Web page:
Q & A


Can someone list the synths that the filters are designed from. i.e 
Lowpass_mg 4 pole is a moog emulation right?

Can someone also explain what a pole is???

I've listed the filters below to save time in answering this post.

Lowpass_ob_2 pole...
Lowpass_mg_3 pole...
Lowpass_rp_4 pole...
Lowpass_jp_4 pole...
Lowpass_at_4 pole...
Bandpass_ab_2 pole..
Bandpass_al_6 pole.. 


Lowpass_ob_2 pole...
Oberheim. Up for some debate whether it's the SEM modules or later Oberheim filters, though. Same for the ob high and bandpass
Lowpass_mg_3 pole...
Is actually mg 4 pole. Moog filter, famously in a Minimoog, but in pretty much all of them, actually
Lowpass_rp_4 pole...
ARP 2600
Lowpass_jp_4 pole...
Roland Jupiter 8
Lowpass_at_4 pole...
Bandpass_ab_2 pole..
Bandpass_al_6 pole..
Not sure what you mean by at, ab and al filters
There's also:
TB 3 pole, which emulates a TB303.
The rest are Ion only and not modelled on any vintage synth


Ob stands for Oberheim Xpander
Mg stands for Moog Minimoog
rp stands Arp 2600
jp stands for Roland Jupiter
tb stands for Roland TB303
and al filters were designed by Alesis (and apparently al stands for
the initial of the filter designer)


When talking about filters, the number of poles tells
you how steep the cutoff is.  This is usually in terms
of dB per octaves.  Therefore, a 2-pole would be a
much gentler (closer to a tone control on a home
stereo) roll-off than a 4-pole (which is more like the
the filtering in most 'classic' analog synths).

Thinking of it in these terms, it is easy to confuse
poles with resonance or quality (Q).  With any filter,
a higher resonance makes the effect of the filter more
pronounced.  Think of a lowpass filter curve with a
cutoff around 2k.  Higher resonance adds energy in a
little bump amplifying 2k and the adjacent
frequencies.  This has the effect of emphasizing the
energy around 2k.  If this energy is emphasized
enough, it will feed back and the filter will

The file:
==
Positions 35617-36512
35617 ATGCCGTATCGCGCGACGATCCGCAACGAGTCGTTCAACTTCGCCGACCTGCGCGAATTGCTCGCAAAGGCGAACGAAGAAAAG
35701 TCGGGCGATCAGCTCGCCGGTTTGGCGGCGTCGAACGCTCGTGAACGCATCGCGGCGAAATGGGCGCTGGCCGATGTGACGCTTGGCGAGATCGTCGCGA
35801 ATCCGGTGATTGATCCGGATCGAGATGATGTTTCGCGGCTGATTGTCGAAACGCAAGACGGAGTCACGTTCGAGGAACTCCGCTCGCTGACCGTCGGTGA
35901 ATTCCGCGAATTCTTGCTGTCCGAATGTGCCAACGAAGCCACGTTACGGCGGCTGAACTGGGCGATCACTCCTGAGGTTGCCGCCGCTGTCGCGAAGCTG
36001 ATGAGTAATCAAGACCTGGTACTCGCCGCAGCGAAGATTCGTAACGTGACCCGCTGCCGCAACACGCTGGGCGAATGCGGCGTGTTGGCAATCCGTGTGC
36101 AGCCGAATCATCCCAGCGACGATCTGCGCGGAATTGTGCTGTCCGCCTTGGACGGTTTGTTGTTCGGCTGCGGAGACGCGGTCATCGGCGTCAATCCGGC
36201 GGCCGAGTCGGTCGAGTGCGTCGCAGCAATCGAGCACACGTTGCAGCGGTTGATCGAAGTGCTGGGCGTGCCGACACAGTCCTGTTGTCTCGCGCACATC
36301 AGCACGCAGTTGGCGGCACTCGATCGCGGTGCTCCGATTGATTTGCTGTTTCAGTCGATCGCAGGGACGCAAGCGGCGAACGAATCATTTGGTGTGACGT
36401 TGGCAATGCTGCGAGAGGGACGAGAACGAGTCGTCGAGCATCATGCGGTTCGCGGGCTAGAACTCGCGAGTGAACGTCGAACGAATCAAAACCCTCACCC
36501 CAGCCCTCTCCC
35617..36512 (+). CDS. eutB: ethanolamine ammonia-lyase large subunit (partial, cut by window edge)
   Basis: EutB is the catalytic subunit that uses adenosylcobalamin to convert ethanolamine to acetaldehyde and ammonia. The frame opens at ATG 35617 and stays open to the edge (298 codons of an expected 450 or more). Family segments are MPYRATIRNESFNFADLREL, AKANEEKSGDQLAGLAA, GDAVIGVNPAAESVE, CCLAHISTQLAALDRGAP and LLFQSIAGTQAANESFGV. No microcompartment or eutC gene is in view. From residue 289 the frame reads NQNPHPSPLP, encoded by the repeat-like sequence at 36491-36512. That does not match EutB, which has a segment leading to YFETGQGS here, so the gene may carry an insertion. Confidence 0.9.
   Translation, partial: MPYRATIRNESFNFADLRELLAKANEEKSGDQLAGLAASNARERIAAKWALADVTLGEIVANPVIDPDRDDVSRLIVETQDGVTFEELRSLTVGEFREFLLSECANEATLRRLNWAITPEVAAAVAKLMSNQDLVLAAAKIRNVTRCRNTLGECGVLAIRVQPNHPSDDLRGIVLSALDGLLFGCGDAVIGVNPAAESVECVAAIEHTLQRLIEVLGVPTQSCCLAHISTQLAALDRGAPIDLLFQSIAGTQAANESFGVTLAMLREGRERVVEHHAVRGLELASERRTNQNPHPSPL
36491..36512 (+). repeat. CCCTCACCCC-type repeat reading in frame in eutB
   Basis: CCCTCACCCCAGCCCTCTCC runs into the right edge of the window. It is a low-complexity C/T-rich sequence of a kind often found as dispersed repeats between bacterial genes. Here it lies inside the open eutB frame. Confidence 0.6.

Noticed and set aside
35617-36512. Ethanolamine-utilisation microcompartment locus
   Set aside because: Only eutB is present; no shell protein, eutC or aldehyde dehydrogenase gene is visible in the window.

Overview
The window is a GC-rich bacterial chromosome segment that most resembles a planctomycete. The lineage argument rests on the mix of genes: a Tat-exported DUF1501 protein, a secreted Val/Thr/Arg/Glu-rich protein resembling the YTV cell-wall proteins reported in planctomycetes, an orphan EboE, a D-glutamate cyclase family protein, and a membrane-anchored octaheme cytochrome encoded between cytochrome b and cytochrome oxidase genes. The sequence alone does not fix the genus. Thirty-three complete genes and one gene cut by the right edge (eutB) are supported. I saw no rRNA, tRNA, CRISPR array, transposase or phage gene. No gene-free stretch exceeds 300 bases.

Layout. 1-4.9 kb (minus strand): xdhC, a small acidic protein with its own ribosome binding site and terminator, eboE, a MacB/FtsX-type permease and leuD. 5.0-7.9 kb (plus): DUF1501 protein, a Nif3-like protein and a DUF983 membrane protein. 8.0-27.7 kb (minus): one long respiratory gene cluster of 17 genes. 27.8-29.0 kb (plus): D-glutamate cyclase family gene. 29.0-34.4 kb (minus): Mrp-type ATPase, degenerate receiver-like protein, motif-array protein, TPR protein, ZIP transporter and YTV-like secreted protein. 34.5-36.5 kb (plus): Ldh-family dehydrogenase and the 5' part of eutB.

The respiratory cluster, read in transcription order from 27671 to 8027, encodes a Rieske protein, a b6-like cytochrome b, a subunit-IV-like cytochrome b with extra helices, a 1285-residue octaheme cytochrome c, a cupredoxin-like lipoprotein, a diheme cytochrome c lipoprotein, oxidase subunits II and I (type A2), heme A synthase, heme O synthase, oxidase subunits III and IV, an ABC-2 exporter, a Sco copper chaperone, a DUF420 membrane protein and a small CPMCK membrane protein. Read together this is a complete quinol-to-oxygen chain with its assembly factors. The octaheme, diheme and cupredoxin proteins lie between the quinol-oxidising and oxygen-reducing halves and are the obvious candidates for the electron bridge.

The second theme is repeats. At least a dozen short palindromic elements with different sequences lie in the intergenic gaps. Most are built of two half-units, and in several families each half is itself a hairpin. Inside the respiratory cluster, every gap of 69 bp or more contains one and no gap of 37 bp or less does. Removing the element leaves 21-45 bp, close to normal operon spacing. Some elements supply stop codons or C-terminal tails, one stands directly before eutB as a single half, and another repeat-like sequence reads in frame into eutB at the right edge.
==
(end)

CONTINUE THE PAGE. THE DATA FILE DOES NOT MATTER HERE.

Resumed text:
self-oscillate producing a sine tone at the cutoff

A higher pole filter increases how sharply immediately
after 2k the net energy is diminished. In other words
- how much energy do we want to  allow to 'sneak out'
after our cutoff frequency?

In practical use, this type of thoery is nice to know,
but not as important as knowing what the differnt
filters' characteristics are.  This is a little like
knowing the mechanics of harmonic thoery versus
knowing how a particular chord or chord sequence will
make the listener feel.

In the end, your ears will tell you what the poles are

I would suggest doing this:

Take a patch... maybe a pad or comp/keys kind of
patch.  Zero out anything that will change the
harmonic content (ie, bypass filter 2, effects, and
any FM modulation or PW modulation).  Remove any
modulation, envelope, or velocity orkey tracking from
filter 1.  Assign X to filter 1 cutoff and Y to filter
1 resonance.  Now spend some quality time with each of
the filter models, experimenting with how they react
with different cutoff and resonance values.

A two-pole design results in a 12dB/octave (two-pole Oberheim-type).
A four-pole design results in a 24dB per octave cut-off slope(classic 24dB/octave (four-pole) so loved by Minimoog).
Further reading? [ SYNTH SECRETS Part 5: Further With Filters] Here you will find what the term "Pole" means.

Types of Filters

How to use Filters

Using OP filter to boost bass

The idea is to add a self-oscillating OP filter to an existing bass 
patch for extra punch. Several ways to do this; here's one.  

Make a bass patch that uses one filter(this must be filter 2). Select "OP" 
filter for filter 1; set freq to 129.82hz; rez 100%; keytrack 100%; 
env amnt 0. 

Post filter mix: filter 1 level, 0. Filter 2 level, 100%. 

Prefilter mix: set all osc balances 50%flt1/50%flt2. 

Now slowly increase filter1-to-filter2 amount while playing test notes; you 
should hear a boost in bass. Adjust filter 1 freq to tune the "4th osc". 

Caution: Watch your speakers! You'll probably need to reduce 
output level once OP filter is added. Keep in mind that a bass patch 
is only as good as the speakers reproducing it- lowest key on a piano 
is 27.5hz!

Tricks, unique items to ION/Micron and other general info

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